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Thursday, October 2, 2014

What Is The Purpose Of Those Crazy Interview Questions? How To Answer Them.

Do you know the 7 interview questions that almost every skilled interviewer asks? Yes. Some are crazy. Did you know they are used to determine specific skills. For example:"Talk about a time when you had to overcome major obstacles."Purpose: Get a clear picture of the candidate's past performance.
 Are you prepared? If you are a job seeker it is time to review them.  Get your answers and thoughts very clear. If you are a recruiter you should already be using them.  Have you experienced any other curve ball interviewer questions? Give us your tips and opinions.(Editors Notes:)

7 Interview questions you should know!

Question #1:  "Were you affected by the heat wave/cold snap?"

Question #2: "Talk about a time when you had to overcome major obstacles."

Question #3: "What interests you about this position?"

Question #4: "Is there intelligent life in outer space?"

Question #5: "Imagine we've just hired you. What's the most important thing on your to-do list on the first day of work?

Question #6: "Why did you get into this line of work?"

Question #7: "But enough about you. What about us?"

                            Learn more about the Job Interview guide: Learn More
The 7 Interview Questions You Must Ask!

Question #1: "How about those Yankees?"

Purpose: Develop the rapport needed to get the interview off the ground.
Every interview should begin with an icebreaker. It helps nervous applicants calm down and builds a sense of trust. If you have a 45-minute interview, you should spend at least the first five minutes trying to connect on a neutral topic. Make the person feel at ease and you'll solicit better information—and much more honest responses.
Alternate Version 1: "Did you go to the industry conference last week?"
Alternate Version 2: "Were you affected by the heat wave/cold snap?"
Alternate Version 3: "Did you have a good holiday?"

Question #2: "Talk about a time when you had to overcome major obstacles."

Purpose: Get a clear picture of the candidate's past performance.
Variations on this question should actually comprise your next several questions. Don't hesitate to guide the candidate through the variety of tasks (both tangible and theoretical) necessary to perform the job, and listen carefully to how he or she has handled such challenges. Pay attention to intangibles: some people are better at performing in interviews than on the job. If your candidate continually plays the role of hero or victim, that's a red flag that you're probably not getting the whole story.
Alternate Version 1: "Tell me about a time when you wrote a report that was well received. Why do you think it was successful?"
Alternate Version 2: "Describe a time when you hired (or fired) the wrong person."
Alternate Version 3: "If you had to do that activity again, how would you do it differently?"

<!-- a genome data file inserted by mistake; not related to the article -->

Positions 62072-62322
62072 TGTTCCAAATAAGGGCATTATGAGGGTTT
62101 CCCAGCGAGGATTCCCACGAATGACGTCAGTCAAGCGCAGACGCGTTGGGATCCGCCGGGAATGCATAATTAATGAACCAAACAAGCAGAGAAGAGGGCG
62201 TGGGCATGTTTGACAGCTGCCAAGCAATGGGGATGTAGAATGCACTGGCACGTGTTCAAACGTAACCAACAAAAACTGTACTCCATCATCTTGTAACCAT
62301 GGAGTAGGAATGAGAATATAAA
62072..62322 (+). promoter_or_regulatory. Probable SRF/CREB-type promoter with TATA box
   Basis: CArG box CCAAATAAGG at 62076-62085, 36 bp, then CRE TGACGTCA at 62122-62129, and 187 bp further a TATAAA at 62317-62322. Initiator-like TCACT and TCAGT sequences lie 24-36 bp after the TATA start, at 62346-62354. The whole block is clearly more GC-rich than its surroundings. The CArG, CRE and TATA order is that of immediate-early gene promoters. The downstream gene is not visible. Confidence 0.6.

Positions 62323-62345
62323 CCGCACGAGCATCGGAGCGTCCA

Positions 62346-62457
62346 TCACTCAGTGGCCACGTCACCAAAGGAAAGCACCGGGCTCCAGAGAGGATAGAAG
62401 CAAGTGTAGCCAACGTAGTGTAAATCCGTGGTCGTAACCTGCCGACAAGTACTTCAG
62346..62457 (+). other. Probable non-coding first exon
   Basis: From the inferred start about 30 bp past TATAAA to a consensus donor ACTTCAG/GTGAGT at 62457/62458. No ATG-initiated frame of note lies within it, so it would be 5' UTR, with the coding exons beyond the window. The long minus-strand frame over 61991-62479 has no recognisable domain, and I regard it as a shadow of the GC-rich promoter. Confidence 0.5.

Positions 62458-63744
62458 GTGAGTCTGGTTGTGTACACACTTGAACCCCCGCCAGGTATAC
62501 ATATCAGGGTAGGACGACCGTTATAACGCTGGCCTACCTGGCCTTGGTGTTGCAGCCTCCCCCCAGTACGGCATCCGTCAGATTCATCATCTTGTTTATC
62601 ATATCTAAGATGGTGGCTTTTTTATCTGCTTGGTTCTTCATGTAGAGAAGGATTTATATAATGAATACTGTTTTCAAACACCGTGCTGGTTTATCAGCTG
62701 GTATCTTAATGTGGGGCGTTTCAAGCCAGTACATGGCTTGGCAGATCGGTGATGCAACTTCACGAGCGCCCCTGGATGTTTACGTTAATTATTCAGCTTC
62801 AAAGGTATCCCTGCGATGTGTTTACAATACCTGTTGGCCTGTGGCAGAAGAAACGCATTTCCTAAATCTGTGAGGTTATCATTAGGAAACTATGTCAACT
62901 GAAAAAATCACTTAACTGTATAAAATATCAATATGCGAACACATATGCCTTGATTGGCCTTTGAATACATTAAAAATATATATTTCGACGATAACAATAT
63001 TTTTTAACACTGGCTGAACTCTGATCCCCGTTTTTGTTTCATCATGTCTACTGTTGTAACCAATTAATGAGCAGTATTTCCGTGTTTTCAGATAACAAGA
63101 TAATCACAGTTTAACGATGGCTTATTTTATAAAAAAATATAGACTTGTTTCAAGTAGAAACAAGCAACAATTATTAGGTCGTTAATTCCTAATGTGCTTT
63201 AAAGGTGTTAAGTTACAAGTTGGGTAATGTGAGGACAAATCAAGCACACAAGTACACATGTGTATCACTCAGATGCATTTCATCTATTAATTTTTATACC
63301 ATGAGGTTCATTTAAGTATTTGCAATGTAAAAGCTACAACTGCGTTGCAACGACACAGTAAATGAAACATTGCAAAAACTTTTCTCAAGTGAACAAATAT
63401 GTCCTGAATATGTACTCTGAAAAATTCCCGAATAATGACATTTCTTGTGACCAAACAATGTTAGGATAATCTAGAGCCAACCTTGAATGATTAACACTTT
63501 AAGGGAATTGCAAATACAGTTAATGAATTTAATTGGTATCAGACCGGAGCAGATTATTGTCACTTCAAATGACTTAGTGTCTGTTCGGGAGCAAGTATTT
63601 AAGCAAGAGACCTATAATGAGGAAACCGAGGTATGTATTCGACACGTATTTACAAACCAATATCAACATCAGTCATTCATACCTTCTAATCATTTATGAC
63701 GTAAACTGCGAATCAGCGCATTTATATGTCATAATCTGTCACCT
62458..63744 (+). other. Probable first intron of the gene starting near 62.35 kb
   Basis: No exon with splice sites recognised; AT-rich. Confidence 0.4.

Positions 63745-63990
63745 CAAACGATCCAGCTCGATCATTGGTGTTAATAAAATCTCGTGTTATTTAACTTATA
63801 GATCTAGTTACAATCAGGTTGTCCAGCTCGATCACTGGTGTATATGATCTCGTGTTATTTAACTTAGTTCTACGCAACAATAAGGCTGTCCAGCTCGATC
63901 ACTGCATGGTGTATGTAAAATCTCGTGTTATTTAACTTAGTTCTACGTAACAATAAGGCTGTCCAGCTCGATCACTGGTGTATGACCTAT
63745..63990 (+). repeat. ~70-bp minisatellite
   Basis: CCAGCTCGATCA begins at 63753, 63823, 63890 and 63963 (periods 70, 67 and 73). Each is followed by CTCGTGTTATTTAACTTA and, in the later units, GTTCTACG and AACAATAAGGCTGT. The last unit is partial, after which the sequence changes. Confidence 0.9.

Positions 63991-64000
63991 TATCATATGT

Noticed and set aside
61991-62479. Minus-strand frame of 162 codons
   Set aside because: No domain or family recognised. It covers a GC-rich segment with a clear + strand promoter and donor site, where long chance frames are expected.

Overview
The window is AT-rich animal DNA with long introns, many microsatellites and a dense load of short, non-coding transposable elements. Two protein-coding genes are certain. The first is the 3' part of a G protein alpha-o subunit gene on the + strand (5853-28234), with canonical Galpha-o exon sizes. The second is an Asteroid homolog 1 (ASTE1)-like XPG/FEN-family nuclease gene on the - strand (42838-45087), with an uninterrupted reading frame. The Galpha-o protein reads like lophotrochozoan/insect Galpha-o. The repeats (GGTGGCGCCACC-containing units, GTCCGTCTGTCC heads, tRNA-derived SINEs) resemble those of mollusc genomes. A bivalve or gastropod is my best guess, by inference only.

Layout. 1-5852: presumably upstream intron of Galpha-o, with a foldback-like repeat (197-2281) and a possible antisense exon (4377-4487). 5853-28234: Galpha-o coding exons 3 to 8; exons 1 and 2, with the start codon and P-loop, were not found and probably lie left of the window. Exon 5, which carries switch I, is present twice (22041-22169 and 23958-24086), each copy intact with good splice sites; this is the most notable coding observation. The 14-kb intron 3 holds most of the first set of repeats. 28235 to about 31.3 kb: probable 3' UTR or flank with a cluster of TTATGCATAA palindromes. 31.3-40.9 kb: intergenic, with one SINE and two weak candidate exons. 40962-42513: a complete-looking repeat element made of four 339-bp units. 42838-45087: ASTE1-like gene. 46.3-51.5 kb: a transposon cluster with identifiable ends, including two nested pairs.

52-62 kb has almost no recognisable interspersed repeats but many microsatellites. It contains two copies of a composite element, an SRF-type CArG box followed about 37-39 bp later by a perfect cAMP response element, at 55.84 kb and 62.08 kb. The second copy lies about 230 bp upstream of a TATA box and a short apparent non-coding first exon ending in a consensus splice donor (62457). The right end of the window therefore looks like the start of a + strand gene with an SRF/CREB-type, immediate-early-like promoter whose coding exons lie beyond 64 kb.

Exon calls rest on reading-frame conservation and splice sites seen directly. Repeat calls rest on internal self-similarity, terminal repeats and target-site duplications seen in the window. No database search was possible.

Question #3: "What interests you about this position?"

Purpose: Find out how the candidate feels about the job and the company.
People apply for jobs for plenty reasons besides the obvious ones. Asking a candidate why he or she wants the position gives insight into their motivation. The answer may be personal (such as a narrative about what spurred them to seek a new job), or it may connect the candidate to the company: her experience with the brand, the mission statement, or the organization's role in the community. Any of these answers (or some combination) are acceptable—a personal answer can communicate trust, and a connection to the business indicates loyalty and a sense of ownership.
Alternate Version 1: "Where does this job fit into your career path?"
Alternate Version 2: "If you had to convince a friend or colleague to apply for this job, what might you tell them?"
Alternate Version 3: "What motivated you to apply for this job?"

Question #4: "Is there intelligent life in outer space?"

Purpose: Find out what kind of thinker the candidate is and how he deals with surprises.
This is your curve ball, designed to make the candidate ad-lib instead of just reciting well-rehearsed answers. How much will he or she play along? As long as it's not too short or too long, virtually any response is a good one. But pay attention to attitude, the way the candidate approaches the problem, and the ease or difficulty they have in coming up with a response.
Alternate Version 1: "How many phone books are there in New York City?"
Alternate Version 2: "How do they get the cream filling inside a Twinkie?"
Alternate Version 3: "Why do people climb mountains?"

Question #5: "Imagine we've just hired you. What's the most important thing on your to-do list on the first day of work?"

Source: BNET: Read or Download Full BNET Article

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4 Post a Comment:

tolon said...


Tks very much for post:

I like it and hope that you continue posting.

Let me show other source that may be good for community.

Source: Job interview questions and answers

Best rgs

Leena said...


Interesting one Like It.


Mike Gordon said...

1st... this is madness. o livein Australia, so the Yankees are moot. as for curve ball questions... shows the shallownrss of the interviewer... answethem at your peril... theyll make tere minds howete and you're already screwed. cut the flannel and be authentic. people that get you will hire you.

Dallas Local SEO said...

Nice post. It really gives valuable information, especially on how to react to the crazy questions.

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